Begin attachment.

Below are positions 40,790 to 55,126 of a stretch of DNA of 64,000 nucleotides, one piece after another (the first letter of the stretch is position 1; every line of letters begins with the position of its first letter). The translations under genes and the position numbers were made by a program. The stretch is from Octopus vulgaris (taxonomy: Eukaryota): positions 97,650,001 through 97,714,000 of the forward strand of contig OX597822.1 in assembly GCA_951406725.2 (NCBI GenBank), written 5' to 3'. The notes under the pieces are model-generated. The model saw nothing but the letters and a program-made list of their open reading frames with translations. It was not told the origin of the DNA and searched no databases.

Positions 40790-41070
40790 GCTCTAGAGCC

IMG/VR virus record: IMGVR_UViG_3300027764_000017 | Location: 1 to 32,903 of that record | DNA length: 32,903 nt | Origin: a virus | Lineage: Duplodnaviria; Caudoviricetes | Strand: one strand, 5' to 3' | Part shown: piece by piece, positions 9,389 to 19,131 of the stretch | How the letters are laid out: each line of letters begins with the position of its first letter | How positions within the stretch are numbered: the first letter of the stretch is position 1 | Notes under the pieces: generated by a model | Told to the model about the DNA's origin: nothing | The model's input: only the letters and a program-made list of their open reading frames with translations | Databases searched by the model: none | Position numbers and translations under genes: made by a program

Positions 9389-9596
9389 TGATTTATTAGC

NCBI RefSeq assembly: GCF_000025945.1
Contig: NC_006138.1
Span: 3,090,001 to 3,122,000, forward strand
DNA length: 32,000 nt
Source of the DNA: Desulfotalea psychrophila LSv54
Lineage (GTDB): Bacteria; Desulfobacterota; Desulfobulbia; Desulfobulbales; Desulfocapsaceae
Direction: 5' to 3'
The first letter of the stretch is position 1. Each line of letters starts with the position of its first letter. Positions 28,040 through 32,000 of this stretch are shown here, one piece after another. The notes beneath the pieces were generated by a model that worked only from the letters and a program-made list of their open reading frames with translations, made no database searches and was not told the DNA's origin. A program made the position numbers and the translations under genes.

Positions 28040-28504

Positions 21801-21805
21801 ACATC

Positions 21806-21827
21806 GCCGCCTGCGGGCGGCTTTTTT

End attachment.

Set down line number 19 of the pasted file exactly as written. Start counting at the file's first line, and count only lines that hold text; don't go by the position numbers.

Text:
21806 GCCGCCTGCGGGCGGCTTTTTT